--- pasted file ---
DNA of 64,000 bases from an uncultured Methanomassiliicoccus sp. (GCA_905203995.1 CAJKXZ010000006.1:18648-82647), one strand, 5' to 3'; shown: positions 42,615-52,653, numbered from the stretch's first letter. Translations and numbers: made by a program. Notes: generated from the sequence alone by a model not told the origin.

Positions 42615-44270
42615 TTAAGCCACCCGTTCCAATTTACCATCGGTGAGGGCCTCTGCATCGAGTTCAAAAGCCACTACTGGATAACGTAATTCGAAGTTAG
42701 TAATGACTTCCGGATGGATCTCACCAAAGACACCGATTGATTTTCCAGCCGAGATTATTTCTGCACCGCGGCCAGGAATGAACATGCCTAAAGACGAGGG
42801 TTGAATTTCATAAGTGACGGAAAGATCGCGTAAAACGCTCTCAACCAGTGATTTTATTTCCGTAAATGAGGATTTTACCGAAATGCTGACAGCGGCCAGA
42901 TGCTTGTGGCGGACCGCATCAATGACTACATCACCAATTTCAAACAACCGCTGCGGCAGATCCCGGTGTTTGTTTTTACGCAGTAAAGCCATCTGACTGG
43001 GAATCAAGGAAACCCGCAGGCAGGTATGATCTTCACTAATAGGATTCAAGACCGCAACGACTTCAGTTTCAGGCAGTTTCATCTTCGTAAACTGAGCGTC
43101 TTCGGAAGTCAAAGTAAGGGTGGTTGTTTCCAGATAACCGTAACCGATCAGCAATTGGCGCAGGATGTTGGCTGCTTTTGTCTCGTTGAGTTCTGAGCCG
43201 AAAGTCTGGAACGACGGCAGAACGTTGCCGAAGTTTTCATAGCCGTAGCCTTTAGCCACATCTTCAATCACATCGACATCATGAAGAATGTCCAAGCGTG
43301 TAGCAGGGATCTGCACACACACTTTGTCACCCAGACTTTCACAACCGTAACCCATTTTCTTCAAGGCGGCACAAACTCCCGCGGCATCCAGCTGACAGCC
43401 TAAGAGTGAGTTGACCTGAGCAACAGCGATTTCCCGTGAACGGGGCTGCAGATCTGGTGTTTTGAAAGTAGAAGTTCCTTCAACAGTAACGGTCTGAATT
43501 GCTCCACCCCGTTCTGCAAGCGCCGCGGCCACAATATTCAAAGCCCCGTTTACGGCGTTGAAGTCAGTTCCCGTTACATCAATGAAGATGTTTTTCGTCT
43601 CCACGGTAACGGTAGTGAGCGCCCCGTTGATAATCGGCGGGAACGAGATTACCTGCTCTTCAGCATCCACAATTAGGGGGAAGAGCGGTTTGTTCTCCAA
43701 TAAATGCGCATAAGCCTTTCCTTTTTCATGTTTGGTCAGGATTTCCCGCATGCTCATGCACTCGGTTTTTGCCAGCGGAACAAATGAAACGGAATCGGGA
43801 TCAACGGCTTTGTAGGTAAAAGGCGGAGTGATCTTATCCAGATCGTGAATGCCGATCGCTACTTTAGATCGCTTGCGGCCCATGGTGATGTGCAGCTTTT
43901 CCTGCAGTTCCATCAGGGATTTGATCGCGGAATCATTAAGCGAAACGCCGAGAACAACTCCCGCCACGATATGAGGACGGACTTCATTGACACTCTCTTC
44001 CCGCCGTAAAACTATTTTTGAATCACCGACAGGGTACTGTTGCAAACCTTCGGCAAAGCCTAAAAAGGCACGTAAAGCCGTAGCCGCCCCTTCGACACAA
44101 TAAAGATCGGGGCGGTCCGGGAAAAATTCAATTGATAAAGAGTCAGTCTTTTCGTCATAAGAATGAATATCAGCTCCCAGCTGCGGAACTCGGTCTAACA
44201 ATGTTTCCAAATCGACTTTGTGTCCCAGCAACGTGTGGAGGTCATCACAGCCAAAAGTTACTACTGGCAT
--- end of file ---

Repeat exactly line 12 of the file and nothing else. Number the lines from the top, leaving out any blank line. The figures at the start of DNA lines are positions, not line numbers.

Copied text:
43501 GCTCCACCCCGTTCTGCAAGCGCCGCGGCCACAATATTCAAAGCCCCGTTTACGGCGTTGAAGTCAGTTCCCGTTACATCAATGAAGATGTTTTTCGTCT